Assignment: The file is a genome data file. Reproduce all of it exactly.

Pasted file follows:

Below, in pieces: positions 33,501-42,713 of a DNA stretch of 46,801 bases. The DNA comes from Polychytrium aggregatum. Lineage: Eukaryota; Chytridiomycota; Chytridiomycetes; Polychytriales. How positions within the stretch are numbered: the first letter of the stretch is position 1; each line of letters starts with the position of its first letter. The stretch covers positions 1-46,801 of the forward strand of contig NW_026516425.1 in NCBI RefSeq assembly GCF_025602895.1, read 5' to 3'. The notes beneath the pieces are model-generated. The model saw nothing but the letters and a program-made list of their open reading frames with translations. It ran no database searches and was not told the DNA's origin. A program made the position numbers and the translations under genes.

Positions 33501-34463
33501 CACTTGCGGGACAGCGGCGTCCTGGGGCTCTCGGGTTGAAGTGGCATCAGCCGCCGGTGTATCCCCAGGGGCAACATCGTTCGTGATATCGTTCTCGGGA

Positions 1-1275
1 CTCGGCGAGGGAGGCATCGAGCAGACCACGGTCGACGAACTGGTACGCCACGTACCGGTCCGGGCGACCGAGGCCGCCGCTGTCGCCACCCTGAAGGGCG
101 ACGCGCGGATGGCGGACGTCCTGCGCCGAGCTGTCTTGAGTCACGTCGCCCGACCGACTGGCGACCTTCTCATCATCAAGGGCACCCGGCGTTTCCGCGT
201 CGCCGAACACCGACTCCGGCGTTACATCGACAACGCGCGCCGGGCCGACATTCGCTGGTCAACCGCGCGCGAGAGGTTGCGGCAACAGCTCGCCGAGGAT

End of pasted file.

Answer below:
Below, in pieces: positions 33,501-42,713 of a DNA stretch of 46,801 bases. The DNA comes from Polychytrium aggregatum. Lineage: Eukaryota; Chytridiomycota; Chytridiomycetes; Polychytriales. How positions within the stretch are numbered: the first letter of the stretch is position 1; each line of letters starts with the position of its first letter. The stretch covers positions 1-46,801 of the forward strand of contig NW_026516425.1 in NCBI RefSeq assembly GCF_025602895.1, read 5' to 3'. The notes beneath the pieces are model-generated. The model saw nothing but the letters and a program-made list of their open reading frames with translations. It ran no database searches and was not told the DNA's origin. A program made the position numbers and the translations under genes.

Positions 33501-34463
33501 CACTTGCGGGACAGCGGCGTCCTGGGGCTCTCGGGTTGAAGTGGCATCAGCCGCCGGTGTATCCCCAGGGGCAACATCGTTCGTGATATCGTTCTCGGGA

Positions 1-1275
1 CTCGGCGAGGGAGGCATCGAGCAGACCACGGTCGACGAACTGGTACGCCACGTACCGGTCCGGGCGACCGAGGCCGCCGCTGTCGCCACCCTGAAGGGCG
101 ACGCGCGGATGGCGGACGTCCTGCGCCGAGCTGTCTTGAGTCACGTCGCCCGACCGACTGGCGACCTTCTCATCATCAAGGGCACCCGGCGTTTCCGCGT
201 CGCCGAACACCGACTCCGGCGTTACATCGACAACGCGCGCCGGGCCGACATTCGCTGGTCAACCGCGCGCGAGAGGTTGCGGCAACAGCTCGCCGAGGAT